Laarni Yu Talks About Managing Your Food Habits

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Hi, I am Laarni, a Registered Nutritonist-Dietitian. Just like you, diet was and is my personal issue. Believe me, I totally understand every frustration, desperation, fear, and struggle that you have when it comes to dieting or being healthy in general. For many years since childhood, I was obese. Yes, you heard me right. I was obese, weighing 67 kilos at the height of 4’10 back then. So, why I took up Nutrition? That’s because I want to get inspired and be an inspiration to many people who share the same issue of weight. By profession, I specialize more on the therapeutic side of nutrition, specifically weight management.

1. What type of foods can help one stay healthy?

There’s no one type of food that can provide all the nutrients you need; that is why a balance of everything from protein, carbohydrates, fats, vitamins and minerals is necessary. Moderation is key. To stay healthy, access to nutritious foods should be the first to consider. Tolerance to a variety of food is also important to make sure the body can effectively absorb the nutrients otherwise it will only pose more health complications. Food should be prepared in simple ways, as much as possible, with natural and fresh ingredients without preservatives and unnecessary seasonings. Eat more fruits and vegetables, more fish than meat, eggs and dairy. If you must eat fat, make sure it’s good fat from nuts, avocado, coconut and fish.

2. What is your suggestion for people who have a perpetual hunger for fast food?

Hunger can be a state of mind. I believe hunger for fast foods is a battle of the mind more than anything. Food can be really enticing visually and can trigger a strong urge to eat. This is the case with junk food, which is advertised massively triggering all the senses and when you give in, it leads to unstoppable liking. A taste that you will crave mindlessly. To start, education about how fast food can damage one’s health can help. On the more practical side, I would simply recommend anyone with hunger for fast food to make it a conscious effort and commitment to stop whenever you feel like eating fast food. However, every once in a while it is alright to binge.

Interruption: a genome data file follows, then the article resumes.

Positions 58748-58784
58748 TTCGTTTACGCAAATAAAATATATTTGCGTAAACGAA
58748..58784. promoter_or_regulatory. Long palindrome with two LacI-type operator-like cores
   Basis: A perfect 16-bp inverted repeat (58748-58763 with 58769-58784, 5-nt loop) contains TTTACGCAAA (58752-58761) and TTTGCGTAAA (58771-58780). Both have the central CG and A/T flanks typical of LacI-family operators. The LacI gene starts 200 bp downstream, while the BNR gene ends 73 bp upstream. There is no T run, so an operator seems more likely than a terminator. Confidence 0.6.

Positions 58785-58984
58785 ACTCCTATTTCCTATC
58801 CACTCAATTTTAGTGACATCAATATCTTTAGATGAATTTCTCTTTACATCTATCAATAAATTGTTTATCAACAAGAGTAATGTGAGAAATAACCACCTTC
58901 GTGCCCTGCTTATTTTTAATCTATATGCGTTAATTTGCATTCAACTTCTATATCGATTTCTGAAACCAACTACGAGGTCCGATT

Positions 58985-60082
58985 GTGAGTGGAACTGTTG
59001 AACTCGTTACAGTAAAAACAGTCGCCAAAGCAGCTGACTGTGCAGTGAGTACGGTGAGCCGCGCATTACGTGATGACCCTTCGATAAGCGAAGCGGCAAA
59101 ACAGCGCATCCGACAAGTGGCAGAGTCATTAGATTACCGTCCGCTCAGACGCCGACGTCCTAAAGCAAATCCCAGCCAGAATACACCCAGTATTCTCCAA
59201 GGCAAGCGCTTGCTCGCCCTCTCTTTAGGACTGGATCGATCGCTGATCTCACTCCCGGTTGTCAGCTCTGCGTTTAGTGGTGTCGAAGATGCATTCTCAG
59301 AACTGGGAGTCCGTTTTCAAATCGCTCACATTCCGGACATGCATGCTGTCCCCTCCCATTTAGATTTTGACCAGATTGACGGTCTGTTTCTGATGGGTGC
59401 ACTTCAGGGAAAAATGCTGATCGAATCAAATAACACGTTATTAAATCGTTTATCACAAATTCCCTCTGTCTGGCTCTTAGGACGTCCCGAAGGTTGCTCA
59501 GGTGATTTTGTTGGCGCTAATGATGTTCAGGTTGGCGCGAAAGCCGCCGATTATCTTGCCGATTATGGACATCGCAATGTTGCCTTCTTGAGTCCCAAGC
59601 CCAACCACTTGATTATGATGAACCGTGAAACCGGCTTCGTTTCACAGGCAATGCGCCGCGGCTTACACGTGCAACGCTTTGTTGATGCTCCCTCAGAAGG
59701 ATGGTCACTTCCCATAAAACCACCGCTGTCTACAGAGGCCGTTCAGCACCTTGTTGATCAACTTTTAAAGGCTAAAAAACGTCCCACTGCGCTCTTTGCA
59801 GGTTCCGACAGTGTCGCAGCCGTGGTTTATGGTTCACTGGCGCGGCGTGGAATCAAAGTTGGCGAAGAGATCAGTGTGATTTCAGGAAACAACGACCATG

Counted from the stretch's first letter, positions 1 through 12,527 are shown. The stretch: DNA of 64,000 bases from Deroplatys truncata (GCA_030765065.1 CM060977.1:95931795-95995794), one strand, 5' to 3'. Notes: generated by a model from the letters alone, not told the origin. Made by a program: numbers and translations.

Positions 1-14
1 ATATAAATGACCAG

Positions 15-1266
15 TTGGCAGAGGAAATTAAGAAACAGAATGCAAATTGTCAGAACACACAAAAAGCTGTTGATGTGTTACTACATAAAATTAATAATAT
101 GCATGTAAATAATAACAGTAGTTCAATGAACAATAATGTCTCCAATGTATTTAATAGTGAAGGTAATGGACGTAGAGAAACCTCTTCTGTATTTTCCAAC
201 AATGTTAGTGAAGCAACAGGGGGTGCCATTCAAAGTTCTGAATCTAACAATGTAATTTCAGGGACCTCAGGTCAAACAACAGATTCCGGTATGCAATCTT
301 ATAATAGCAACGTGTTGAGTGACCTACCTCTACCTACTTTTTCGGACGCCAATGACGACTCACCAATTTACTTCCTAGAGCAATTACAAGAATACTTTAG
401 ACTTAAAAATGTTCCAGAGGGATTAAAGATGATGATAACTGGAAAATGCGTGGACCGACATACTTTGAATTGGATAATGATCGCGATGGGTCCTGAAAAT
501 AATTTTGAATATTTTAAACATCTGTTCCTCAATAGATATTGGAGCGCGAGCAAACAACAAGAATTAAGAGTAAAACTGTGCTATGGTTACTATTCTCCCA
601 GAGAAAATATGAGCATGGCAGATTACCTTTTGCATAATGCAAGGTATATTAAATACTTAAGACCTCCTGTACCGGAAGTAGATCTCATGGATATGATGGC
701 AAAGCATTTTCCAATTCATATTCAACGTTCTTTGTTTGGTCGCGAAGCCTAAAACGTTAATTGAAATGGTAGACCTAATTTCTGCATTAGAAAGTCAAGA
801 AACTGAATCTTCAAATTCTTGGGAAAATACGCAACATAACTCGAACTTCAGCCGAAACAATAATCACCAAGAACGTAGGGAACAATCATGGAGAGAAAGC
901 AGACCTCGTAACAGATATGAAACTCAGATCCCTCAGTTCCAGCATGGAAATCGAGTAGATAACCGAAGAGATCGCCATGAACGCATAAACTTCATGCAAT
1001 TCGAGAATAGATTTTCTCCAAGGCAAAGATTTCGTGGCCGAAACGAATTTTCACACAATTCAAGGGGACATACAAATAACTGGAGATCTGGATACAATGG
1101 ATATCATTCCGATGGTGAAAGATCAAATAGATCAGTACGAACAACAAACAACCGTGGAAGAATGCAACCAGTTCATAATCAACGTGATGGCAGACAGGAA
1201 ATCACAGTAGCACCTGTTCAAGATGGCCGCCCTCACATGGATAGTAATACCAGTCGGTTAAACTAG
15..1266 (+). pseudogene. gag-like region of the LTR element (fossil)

3. Can you tell us about the toughest case you have worked on and how you helped that person reduce cravings and get healthier?

The toughest case I guess is the craving that happens when a person is starting to diet and even more when the person has learned to control it and the moment she gave in again, it gets most difficult to control it again. The relearning process is the most difficult. Aside from that, I think quitting and starting all over again is second. As a Nutritionist, gauging the person’s level of willingness to relearn and continue is the key to unlock the person’s fear, hesitations, frustrations, and weaknesses. It’s a make or break decision but I choose to be bold with this question, “Do you still want to continue?” By the way, I ask this during the start of the conversation and take note of the person’s initial answer. Then further counselling follows, after which, I’ll ask the same question again. If I successfully reset the person’s motivation and confidence, then it is good. Otherwise, I will lay another set of options that will give the person another chance to continue. This process always works for me and my clients. Cravings are a whole lot more than just the urge to eat. Underlying issues should be the first to manage. Sometimes, cravings are just the first line of defense a person struggling from it has.

4. Why is it important to eat protein rich foods for breakfast?

A protein rich breakfast is important to make you feel full longer; it also aids in curbing your appetite and cravings later on. Protein is slower to digest, thus, sustaining you until the next meal. It makes you more alert; have it with some some form of carbohydrates to fuel the brain, especially in the morning.
5. Is it true that one needs to eat every 2 hours to stay healthy and lose weight effectively? If yes, what foods should they eat?

In my practice, 2-3 hours or 3-4 hours meal interval is a general recommendation. It depends on the person’s tolerance, activities, and culture of course. It can be 3 major meals with 2 snacks or 2 major meals and 2 snacks. What’s more important is to understand what a snack means. A piece of fruit is already a snack. A handful of nuts, a glass of fruit juice, and even a sandwich can be a snack. I advise more of protein and good fats for snack more than carb-loaded foods and sweets in order to manage further cravings. If the urge for something sweet is too strong, then opt for a piece of fruit or 2 squares of dark chocolate instead.

6. How can one eat 6 meals and still lose weight?

Eating 6 meals daily and still lose weight. It’s possible, given you have the proper portions,combining the right food groups and consuming them at the right time. It’s actually the best option to sustain energy and manage cravings.
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